Reform of Taxation of Pass-Through Entity Business Income
Some hotels are small businesses and are operated as pass-through entities, such as partnerships, LLCs or S corporations. The act alters the taxation of business income earned through pass-through entities. The effect of the changes will be to move such income away from being taxed under the individual income tax brackets of owners (which typically means taxation at higher marginal rates) towards a system more on par with the lower corporate rate included in the legislation.

The act allows for a 20% deduction for taxpayers with qualified income (generally, domestic business income derived from an active business enterprise plus investment interest, and certain gains). Taxpayers with taxable income exceeding $157,400 ($315,000 for married joint filers) are subject to certain limitations on the deduction coupled with a phase-in of the limits.

Repeal of Entertainment Expense Deduction

Obviously, the repeal of the meals and entertainment expense deduction could hurt the hotel industry as employers may look to limit the expense accounts of employees.

Prior to the act, if a taxpayer established that entertainment expenses were directly related to (or associated with) the active conduct of its trade or business, the deduction generally was limited to 50% of the amount otherwise deductible.

The act disallows deductions for entertainment, amusement, or recreation activities under all circumstances. In addition, the act disallows a deduction for expenses associated with providing any qualified transportation fringe to employees of the taxpayer, and except as necessary for ensuring the safety of an employee, any expense incurred for providing transportation (or any payment or reimbursement) for commuting between the employee’s residence and place of employment.

Taxpayers may still, generally, deduct 50% of the food and beverage expenses associated with operating their trade or business (e.g., meals consumed by employees on work travel). For amounts incurred and paid after December 31, 2017 and until December 31, 2025, the act expands this 50% limitation to expenses of the employer associated with providing food and beverages to employees through an eating facility that meets the requirements for de minimis fringes and for the convenience of the employer. Such amounts incurred and paid after December 31, 2025 will not be deductible.

While the repeal of the entertainment and expense deduction is likely to have a negative impact on the hotel industry, its severity may be lessened by other provisions, such as lower tax rates that might spur consumer spending. Overall, the 2017 tax act is likely to help reduce the hotel industry’s income tax bill, if not raise its bottom line.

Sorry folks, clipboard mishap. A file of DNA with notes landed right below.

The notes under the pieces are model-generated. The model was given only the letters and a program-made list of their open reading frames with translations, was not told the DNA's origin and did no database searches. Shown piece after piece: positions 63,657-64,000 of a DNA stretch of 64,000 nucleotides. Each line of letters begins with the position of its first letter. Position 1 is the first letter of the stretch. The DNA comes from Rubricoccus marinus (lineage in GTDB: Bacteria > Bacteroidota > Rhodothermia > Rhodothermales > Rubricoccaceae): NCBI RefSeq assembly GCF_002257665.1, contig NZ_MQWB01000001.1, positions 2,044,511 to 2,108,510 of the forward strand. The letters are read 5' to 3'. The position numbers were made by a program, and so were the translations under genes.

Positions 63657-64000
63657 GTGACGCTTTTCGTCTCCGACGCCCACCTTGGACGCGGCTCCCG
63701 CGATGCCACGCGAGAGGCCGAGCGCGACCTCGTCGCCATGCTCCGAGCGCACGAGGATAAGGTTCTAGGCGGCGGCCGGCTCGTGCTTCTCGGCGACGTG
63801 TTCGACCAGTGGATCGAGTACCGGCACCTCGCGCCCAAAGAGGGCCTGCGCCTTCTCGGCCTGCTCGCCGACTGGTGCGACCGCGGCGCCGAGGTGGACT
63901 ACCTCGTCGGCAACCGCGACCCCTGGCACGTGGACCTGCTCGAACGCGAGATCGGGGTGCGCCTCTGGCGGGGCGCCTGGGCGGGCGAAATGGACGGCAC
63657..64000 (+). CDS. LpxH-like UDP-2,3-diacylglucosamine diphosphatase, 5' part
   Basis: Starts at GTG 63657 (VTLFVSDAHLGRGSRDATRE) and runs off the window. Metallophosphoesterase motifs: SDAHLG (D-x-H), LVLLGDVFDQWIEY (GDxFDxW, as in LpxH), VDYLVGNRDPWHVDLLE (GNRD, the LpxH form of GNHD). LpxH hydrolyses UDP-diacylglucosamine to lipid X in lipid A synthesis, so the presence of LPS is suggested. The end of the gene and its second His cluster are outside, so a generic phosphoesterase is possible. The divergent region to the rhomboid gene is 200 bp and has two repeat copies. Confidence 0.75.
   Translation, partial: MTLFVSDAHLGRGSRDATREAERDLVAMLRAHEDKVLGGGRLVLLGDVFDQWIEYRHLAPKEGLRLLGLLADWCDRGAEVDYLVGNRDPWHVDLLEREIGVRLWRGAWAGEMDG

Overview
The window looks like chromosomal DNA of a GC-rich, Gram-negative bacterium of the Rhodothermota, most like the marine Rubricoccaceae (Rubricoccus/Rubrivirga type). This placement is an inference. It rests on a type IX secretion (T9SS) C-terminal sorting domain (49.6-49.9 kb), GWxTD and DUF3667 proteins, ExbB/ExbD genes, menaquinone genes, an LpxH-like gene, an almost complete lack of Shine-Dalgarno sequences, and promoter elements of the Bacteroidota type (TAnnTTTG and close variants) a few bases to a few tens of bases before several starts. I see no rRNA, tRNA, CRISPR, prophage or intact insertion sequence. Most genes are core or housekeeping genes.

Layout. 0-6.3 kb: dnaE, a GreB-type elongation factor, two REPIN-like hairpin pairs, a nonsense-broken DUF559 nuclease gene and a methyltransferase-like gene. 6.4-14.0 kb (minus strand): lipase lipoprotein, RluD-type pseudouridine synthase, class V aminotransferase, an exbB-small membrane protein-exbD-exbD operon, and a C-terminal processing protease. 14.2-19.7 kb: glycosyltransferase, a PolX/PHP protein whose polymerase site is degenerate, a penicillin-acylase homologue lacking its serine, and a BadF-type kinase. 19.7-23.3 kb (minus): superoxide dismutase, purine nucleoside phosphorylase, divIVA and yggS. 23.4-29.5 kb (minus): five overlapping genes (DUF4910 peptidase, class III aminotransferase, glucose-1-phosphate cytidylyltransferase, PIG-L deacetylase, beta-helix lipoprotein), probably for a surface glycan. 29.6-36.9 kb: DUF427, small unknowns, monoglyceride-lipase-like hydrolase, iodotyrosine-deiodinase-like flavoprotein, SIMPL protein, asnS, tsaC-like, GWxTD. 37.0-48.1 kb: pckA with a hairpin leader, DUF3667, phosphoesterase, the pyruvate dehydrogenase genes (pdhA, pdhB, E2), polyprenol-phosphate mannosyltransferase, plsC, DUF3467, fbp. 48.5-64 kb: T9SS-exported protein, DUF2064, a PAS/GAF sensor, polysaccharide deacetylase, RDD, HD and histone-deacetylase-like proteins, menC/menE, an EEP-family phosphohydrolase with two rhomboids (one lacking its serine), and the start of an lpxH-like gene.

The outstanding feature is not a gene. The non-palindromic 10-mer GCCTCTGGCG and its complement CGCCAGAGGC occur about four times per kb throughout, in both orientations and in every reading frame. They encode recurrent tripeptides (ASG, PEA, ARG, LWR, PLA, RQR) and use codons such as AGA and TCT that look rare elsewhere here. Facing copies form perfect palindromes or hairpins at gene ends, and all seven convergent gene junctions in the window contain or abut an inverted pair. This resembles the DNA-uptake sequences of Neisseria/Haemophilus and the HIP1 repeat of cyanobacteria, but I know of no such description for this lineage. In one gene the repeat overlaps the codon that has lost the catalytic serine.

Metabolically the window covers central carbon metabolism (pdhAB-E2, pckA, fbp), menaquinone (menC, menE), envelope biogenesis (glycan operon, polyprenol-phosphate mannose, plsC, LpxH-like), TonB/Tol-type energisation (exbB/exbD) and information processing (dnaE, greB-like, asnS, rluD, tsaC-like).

______________________________________________________________

After years in private practice in New Orleans in both the tax and ERISA areas, Joe Ecuyer joined Bloomberg Tax in 2005 where he is currently a Tax Law Editor in the U.S. Income Group. He works mainly on issues related to personal and business income, deductions and credits. Joe earned a B.S. in Accounting from Louisiana State University, a J.D. from the University of Michigan Law School, and an LL.M. (in Taxation) from New York University School of Law. After graduating from NYU, Joe worked as an Attorney-Advisor for Judge David Laro of the United States Tax Court

Dominick Schirripa joined Bloomberg Tax in 2014 as a Tax Law Editor in the Estates, Gifts, and Trusts group, and was named Managing Editor of the group in December 2017. Prior to joining Bloomberg, Dominick was in private practice with a focus on corporate taxation and business planning. Prior to that, Dominick clerked for the Hon. Carolyn P. Chiechi of the United States Tax Court. Dominick has his A.B. (in Economics and Government) from Cornell University, his J.D. (with concentrations in Taxation and Constitutional Law) from the Benjamin N. Cardozo School of Law, and his LL.M. (in Taxation) from New York University School of Law.ed States Tax Court.